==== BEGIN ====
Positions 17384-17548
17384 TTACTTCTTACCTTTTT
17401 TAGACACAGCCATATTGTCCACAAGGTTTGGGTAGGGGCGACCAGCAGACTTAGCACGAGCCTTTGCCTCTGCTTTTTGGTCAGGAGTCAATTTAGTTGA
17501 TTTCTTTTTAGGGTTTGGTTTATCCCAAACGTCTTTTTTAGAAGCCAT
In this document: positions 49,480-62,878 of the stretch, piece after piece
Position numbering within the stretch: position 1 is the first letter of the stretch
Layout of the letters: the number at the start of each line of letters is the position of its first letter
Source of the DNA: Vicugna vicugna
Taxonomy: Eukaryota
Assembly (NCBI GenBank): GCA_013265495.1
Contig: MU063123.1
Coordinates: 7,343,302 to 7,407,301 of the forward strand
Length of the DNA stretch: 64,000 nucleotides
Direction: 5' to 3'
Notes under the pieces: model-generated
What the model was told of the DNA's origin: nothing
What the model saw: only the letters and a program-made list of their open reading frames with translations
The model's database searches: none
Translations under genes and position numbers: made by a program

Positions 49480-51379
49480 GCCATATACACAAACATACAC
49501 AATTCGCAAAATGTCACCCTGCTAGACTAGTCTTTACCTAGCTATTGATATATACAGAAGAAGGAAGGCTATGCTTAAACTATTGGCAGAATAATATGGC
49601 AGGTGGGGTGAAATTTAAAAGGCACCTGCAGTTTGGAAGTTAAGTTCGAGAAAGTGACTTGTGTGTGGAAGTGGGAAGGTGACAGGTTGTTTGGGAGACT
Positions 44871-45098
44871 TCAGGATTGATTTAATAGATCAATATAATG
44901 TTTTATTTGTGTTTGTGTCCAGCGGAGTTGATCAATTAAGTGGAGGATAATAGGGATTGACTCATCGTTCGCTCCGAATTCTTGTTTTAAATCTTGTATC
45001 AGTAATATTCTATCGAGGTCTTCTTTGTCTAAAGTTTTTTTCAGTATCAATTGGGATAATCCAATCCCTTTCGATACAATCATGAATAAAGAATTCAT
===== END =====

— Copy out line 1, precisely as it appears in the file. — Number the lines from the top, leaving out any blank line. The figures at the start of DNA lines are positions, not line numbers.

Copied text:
Positions 17384-17548